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A guide about the Twelve Apostles (though they are eight, but Jesus is the answer)

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The                  Twelve          Apostles



Formation and history

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The Park

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How to arrive

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Formation and history 


The Twelve Apostles were formed by erosion and extreme weather conditions from the Southern Ocean of Australia.


The cliffs were gradually eroded and then formed caves, which then became arches, which eventually collapsed, forming the Twelve Apostles.


Due to the strong erosion of the waves, in 2005, one of the Apostles collapsed, so now you can see only nine of them.


The remaining stacks are sure to fall as well someday, as the waves continue to tirelessly erode the rock each day.

The Park

The Twelve Apostles find their place in the breathtaking location of Port Campbell National Park, in Victoria's district.


Located adjacent to the Great Otway National Park and the Bay of Islands Coastal Park, it features some of the most beautiful wave-sculpted rock formations of the entire world.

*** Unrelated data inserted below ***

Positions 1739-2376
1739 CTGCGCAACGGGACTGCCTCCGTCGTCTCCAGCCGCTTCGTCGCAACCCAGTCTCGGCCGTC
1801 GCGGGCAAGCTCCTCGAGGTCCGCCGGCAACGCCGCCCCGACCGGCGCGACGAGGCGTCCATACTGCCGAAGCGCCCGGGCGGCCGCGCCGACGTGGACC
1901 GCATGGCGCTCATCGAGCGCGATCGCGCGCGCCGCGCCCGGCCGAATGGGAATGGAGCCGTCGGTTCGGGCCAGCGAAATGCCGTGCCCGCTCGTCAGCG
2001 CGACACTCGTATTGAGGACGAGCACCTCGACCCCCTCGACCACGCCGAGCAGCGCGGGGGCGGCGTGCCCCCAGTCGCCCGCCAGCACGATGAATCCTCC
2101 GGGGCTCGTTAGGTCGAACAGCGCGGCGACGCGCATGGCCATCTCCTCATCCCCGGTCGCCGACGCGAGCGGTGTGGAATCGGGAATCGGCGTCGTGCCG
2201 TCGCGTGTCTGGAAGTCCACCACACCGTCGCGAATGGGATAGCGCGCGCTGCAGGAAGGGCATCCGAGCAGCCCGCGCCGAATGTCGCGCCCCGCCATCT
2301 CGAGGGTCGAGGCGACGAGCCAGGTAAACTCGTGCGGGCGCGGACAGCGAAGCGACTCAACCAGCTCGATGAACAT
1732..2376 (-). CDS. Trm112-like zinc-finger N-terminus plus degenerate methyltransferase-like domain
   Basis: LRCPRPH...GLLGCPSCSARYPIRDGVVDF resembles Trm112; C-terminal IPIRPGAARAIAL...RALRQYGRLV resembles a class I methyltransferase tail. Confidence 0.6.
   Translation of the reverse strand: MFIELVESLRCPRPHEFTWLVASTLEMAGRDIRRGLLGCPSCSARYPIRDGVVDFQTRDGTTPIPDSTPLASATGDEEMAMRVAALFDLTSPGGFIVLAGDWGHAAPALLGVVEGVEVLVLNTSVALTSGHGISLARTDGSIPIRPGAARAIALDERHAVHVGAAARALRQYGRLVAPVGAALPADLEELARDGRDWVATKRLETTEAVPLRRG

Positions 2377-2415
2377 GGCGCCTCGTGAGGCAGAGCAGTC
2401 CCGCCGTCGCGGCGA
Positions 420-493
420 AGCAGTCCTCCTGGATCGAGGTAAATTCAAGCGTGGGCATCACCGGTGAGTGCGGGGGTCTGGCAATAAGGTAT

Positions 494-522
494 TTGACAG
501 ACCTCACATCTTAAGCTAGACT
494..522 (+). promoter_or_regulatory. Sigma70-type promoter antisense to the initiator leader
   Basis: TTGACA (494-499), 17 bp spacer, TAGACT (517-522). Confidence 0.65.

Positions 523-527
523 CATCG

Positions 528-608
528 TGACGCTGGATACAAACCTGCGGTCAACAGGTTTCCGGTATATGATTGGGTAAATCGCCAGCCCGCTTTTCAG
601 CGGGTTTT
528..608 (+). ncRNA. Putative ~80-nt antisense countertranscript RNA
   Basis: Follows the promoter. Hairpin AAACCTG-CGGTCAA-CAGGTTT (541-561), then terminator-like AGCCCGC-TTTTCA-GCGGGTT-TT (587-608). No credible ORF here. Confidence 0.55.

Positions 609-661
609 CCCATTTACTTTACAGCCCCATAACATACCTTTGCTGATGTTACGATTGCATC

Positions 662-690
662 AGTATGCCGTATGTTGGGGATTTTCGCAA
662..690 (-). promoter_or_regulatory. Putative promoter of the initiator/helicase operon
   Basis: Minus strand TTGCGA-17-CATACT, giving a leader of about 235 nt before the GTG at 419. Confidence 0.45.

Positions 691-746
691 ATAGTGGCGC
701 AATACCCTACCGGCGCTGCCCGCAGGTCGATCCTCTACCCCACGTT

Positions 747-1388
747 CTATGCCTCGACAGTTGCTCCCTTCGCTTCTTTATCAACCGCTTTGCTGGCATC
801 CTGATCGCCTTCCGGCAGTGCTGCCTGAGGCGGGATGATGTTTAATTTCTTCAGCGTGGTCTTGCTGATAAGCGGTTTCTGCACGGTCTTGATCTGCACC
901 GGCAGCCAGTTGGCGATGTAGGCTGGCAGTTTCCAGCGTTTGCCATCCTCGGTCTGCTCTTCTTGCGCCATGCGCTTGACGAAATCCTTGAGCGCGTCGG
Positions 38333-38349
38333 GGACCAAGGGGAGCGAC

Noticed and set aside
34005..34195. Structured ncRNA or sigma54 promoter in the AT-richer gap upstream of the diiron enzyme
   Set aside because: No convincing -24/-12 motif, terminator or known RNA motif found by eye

Together with the Apostles, Loch Ard Gorge, as well as the Gibson Steps and The Grotto are the main attractions.


There also used to be another island (Island Archway) but it collapsed in 2009, due to the fragile and always changing nature of Victoria's coastline.

How to arrive 

Monday: 9 AM - 5 PM


Tuesday: 9 AM - 5 PM


Wednesday: 9 AM - 5 PM


Thursday: 9 AM - 5 PM


Friday: 9 AM - 5 PM


Saturday: CLOSED


Sunday: CLOSED

The park is located 275 kilometres west of Melbourne, approximately a four-hour drive along the Great Ocean Road.


The 12 Apostles are located on the corner of Booringa Road and Great Ocean Road in Princetown 3269.


They are a part of Port Campbell National Park. The entrance to the car park is 6km west of the township of Princetown and 12km east of the township of Port Campbell.


The 12 Apostles are accessible from Melbourne via the Great Ocean Road (4.25 hrs) and via the Princes Highway (3.25 hrs).